So far, poor Atlantis has met a rather lukewarm reception in most places as far as I can see (Tony Keen has posted on it here, and Dave Adamson is reviewing it for Den of Geek). For myself, I'm not sure I'd be watching it if it weren't using Greek mythology, but at the same time I quite enjoy it and I don't find it any worse than early episodes of Xena: Warrior Princess or late episodes of Merlin. Perhaps the problem at the moment is that it lacks a strong central character with an inherently interesting story-line. Xena was always about a formally vicious woman trying to redeem herself, while Merlin had his secret magic, and was driven by his need to hide it from everyone around him while learning how to use it (it also helped that they were played by Lucy Lawless and Colin Morgan. Every show should feature Lucy Lawless if it's at all possible).
Jason's past is certainly mysterious, but so far it's so mysterious that it fails to be intriguing - we simply don't know enough about whatever his deal is, other than that he can catch spears and run quite fast, to be really engaged. Even the character's own parental issues and search for answers is referenced mostly with quick facial expressions rather than any kind of substantial discussion - I spotted Jack Donnelly's sad look when growing up without a mother was mentioned, but struggled to remember why it was relevant, because the show has barely mentioned his back-story or goals. He doesn't even seem that bothered about the fact he's apparently stuck in ancient Greece (or somewhere like it) without a phone, TV or games console. I'd be going mad without my computer.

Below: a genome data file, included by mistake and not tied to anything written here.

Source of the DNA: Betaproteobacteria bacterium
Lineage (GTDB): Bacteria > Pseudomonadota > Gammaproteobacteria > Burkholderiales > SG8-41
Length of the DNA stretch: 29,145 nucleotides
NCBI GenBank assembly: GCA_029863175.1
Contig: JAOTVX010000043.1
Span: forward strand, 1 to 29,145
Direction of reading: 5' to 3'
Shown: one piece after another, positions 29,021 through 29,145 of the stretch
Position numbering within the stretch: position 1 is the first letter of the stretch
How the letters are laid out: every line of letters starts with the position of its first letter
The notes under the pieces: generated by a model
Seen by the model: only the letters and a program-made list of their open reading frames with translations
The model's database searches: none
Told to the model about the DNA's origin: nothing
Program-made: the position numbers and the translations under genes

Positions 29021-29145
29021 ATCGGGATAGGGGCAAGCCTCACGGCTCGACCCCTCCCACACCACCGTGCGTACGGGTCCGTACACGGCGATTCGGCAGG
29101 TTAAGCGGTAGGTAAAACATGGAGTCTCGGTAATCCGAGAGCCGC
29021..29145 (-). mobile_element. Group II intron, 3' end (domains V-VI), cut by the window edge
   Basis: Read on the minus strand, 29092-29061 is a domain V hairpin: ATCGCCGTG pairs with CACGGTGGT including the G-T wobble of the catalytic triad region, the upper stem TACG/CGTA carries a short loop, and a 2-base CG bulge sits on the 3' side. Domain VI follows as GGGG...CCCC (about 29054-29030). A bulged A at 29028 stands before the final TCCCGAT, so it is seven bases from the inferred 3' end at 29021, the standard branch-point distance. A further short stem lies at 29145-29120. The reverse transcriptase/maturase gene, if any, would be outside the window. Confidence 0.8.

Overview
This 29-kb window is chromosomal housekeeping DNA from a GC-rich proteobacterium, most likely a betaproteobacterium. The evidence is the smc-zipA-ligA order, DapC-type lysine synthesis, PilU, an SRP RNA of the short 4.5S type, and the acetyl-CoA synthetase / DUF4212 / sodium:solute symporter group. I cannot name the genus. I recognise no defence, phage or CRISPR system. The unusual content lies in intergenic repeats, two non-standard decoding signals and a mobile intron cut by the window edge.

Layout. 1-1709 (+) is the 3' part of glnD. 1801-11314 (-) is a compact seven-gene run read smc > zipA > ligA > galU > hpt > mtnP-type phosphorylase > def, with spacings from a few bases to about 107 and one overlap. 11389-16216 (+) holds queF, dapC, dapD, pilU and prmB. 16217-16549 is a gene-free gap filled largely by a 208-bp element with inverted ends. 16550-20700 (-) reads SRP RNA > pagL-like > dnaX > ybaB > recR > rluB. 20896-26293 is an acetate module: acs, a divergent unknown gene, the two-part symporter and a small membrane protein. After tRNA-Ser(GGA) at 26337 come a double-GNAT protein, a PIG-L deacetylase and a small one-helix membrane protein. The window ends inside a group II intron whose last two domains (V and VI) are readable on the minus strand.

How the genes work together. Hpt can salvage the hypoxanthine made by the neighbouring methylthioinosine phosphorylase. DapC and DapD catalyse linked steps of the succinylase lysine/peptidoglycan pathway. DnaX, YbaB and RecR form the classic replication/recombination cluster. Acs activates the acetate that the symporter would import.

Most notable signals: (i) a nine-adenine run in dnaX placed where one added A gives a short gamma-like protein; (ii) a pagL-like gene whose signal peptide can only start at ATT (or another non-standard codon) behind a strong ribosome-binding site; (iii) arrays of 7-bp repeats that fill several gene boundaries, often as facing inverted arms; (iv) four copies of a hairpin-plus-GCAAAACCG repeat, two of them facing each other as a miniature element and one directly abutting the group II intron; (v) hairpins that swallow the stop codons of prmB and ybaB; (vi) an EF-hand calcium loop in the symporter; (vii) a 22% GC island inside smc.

Having said all that, I liked this week's Atlantis more than the previous three episodes. The humour is still a little forced, the Three Men and a Baby thing not quite working (I worry if Jason at least, who's a modern guy, doesn't know that a baby that age can eat neither sardines nor olives). But it was a little more character-driven, it featured Medusa in a reasonably substantial role - this show's other main problem being the lack of visible female participation beyond floating around the palace looking pretty and/or mysterious - and it helped that it references one of the best and most famous tragic plays of all time, Sophocles' Oedipus Rex.
Although the show could really do with exploring Jason's feelings about being stuck in a world without microwave ovens a bit more, it does make good use of his modernity in other ways, particularly when it comes to negotiating the severely outdated aspects of Greek mythology. The practice of exposing unwanted infants was common and would have appeared unremarkable throughout antiquity. In real life, children were often exposed in urban environments, near the town dump, for example, so that if anyone wanted to pick them up and raise them as their own or as a slave, they might have a fighting chance. If the parents lived in rural Greece and the purpose of exposing the child was because the parent specifically did not want the child to live - perhaps if the problem was a physical abnormality, which many ancients and especially Spartans tended to see as a reason to choose not to raise the baby - then they might be exposed on the mountainside, and in myth, they are nearly always exposed on the mountainside, because the reason for exposure, as here, is that the parent actively wants to kill the child.